Planetfall, by Emma Newman
I follow the lovely Emma Newman on Twitter and had read with growing interest snippets about her novel Planetfall. I’ll be honest; the publicity for her Split Worlds series hadn’t inspired me to read them (I’m not a fan of romantic urban fantasy), but Planetfall intrigued me.
Written in the first person present tense, it’s an intensely personal book. Ren, the protagonist, has a flawed view of the other characters and events, and especially herself. That leads to the terrifically tense parts of the mystery that runs through the novel. Emma has spoken and written about her own anxiety, which is not the same illness that Ren suffers from.
It’s beautifully written, thought-provoking, and like all the great SF stories combines the great questions (does God exist, and is belief compatible with science?) with the ordinary everyday questions (how to live with an anxiety disorder?), with a curious mystery and a dash of adventure. I highly recommend it.
I am delighted to learn that Emma has been commissioned to write more of the Split Worlds series, and once I get through the rather large pile of books / collection on my Kindle I shall be adding these to my list to read. (Turns out marketing labels aren’t the best guide…)
For news about Emma Newman, her blog, audio work, and writing, check out Emma Newman.
Ancillary Justice, Ancillary Sword, and Ancillary Mercy, by Ann Leckie
I probably don’t need to introduce the first book of the trilogy – it’s the first and to date only book to win the Hugo, Nebula and Clarke awards in the same year. Ancillary Justice is the one with the weird genders, meaning just about everyone is referred to by the narrator as ‘she’. It also starts with chapters alternating between the past and present, and in the past the narrator is fractured. Confusingly so, until you realise what’s going on and it all clicks into place. I really enjoyed it, once I got into the swing of it. The empire building is sublime, as is the science being quite firmly in the science fiction.
The second book, Ancillary Sword, has a straightforward narrative. While the fresh ground was broken in Justice, I found Sword to be a more rewarding read. The third book, and technically the conclusion of the trilogy (other stories, including apparently another novel, are set in the same universe), also follows the straightforward narrative. However, I found it less satisfying than the first two. Almost like the story couldn’t quite live up to expectation. Having said that, and especially given the break I had between reading the first two and the last, I was pleasantly surprised by characters and situations from the first two books having extra depth added in the the third. I also appreciated what Ann was doing by stating that real life is not a story with neat endings, but still felt slightly cheated.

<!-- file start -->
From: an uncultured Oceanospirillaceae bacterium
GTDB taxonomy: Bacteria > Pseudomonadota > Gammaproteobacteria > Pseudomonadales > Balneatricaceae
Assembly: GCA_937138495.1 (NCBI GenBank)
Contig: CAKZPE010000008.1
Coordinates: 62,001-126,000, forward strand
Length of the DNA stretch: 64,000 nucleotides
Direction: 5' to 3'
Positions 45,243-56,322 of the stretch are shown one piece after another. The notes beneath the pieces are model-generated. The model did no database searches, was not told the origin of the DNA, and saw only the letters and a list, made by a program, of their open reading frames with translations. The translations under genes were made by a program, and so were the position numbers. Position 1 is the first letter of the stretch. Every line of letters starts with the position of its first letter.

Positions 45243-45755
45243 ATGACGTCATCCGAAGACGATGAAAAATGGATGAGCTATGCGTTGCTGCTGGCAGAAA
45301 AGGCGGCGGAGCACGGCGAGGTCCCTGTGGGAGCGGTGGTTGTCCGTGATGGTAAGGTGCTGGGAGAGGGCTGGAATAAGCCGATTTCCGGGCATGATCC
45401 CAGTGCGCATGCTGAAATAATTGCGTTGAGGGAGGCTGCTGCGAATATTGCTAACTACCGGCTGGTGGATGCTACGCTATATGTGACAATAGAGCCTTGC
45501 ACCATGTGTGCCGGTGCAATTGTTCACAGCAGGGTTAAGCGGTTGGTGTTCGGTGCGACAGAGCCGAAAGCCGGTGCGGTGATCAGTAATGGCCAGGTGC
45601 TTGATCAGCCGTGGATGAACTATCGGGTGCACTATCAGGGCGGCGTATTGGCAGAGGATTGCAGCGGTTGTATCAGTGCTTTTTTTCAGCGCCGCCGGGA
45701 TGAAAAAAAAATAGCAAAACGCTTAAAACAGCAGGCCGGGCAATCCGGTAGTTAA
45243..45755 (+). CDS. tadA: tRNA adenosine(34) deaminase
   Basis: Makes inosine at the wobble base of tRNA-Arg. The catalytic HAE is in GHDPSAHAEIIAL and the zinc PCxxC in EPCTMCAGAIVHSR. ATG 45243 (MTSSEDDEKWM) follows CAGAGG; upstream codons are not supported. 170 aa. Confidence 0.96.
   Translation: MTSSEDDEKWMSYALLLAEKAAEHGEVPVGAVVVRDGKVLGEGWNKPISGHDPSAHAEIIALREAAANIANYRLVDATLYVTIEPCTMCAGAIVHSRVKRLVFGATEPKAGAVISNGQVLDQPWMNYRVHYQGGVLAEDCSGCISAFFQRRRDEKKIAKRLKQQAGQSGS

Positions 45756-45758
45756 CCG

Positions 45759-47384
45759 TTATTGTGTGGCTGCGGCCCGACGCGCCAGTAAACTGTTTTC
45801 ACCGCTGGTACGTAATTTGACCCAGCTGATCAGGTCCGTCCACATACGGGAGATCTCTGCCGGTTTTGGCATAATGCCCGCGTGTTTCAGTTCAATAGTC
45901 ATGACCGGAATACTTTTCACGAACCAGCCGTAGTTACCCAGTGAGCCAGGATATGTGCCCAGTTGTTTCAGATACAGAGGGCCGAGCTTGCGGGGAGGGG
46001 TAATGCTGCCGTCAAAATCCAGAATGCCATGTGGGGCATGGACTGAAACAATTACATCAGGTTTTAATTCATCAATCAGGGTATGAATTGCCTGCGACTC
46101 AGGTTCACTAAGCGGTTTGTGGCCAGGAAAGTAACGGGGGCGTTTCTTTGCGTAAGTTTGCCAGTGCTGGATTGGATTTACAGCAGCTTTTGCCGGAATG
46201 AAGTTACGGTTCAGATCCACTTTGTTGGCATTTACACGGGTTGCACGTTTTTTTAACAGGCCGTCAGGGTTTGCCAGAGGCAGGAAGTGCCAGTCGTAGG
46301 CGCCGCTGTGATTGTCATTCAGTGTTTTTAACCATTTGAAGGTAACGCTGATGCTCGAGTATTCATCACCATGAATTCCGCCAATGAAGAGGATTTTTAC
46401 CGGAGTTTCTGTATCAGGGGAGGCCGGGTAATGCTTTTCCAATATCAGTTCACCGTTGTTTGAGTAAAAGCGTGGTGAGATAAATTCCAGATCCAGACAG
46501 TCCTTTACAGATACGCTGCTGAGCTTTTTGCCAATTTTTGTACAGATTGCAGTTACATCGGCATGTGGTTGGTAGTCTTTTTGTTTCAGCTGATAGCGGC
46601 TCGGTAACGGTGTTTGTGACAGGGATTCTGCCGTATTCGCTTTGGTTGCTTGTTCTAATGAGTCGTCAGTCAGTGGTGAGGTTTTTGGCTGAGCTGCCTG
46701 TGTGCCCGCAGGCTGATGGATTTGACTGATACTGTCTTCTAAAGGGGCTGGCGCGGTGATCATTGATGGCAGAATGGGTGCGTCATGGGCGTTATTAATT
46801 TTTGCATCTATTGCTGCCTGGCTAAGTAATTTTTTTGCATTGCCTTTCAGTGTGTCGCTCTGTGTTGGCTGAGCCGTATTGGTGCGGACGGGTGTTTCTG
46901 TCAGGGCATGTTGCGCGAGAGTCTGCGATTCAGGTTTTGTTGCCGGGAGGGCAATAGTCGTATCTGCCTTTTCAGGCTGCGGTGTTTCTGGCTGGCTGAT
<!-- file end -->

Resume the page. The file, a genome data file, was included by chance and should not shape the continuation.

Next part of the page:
A fascinating universe, and I love Breq (the narrator), and the explorations of power and corruption.
The Traitor Baru Cormorant, by Seth Dickinson
Nearly all the books I’ve read recently have been either autobiographies or fiction written in the first person. Kameron Hurley’s God’s War trilogy wasn’t, but I often surfaced from reading them feeling as though they were the writing was so intensely caught up in the lives of the protagonists.
The Traitor is written in a distancing style, and while I wanted to get in the head of the protagonist I found I couldn’t. Note I said head and not heart – it’s a fabulously cerebral book, which I adore, but it did mean that the power it should have had was diminished.
I don’t read fantasy because of the odd style its writers tend to use. It’s not the genre – I love the dramatic adaptations of these books that despite their bold and magnificent stories leave me cold – but something about the very writing. It’s a taste thing and nothing about quality.
I have found myself thinking about this book a lot since I finished it. Mostly my thoughts revolve around how I should have felt winded at the end, but I didn’t. Since I’ve stopped myself getting lost in that odd little cul-de-sac I have found myself thinking about the broader themes – about empire, and power, and the meaning of resistance. In so many ways this book and the Ancillary series by Ann Leckie occupy the same space. Both authors are, I believe, American, and I think both are prodding and poking at the ideas inherent in a great power declining slowly and painfully.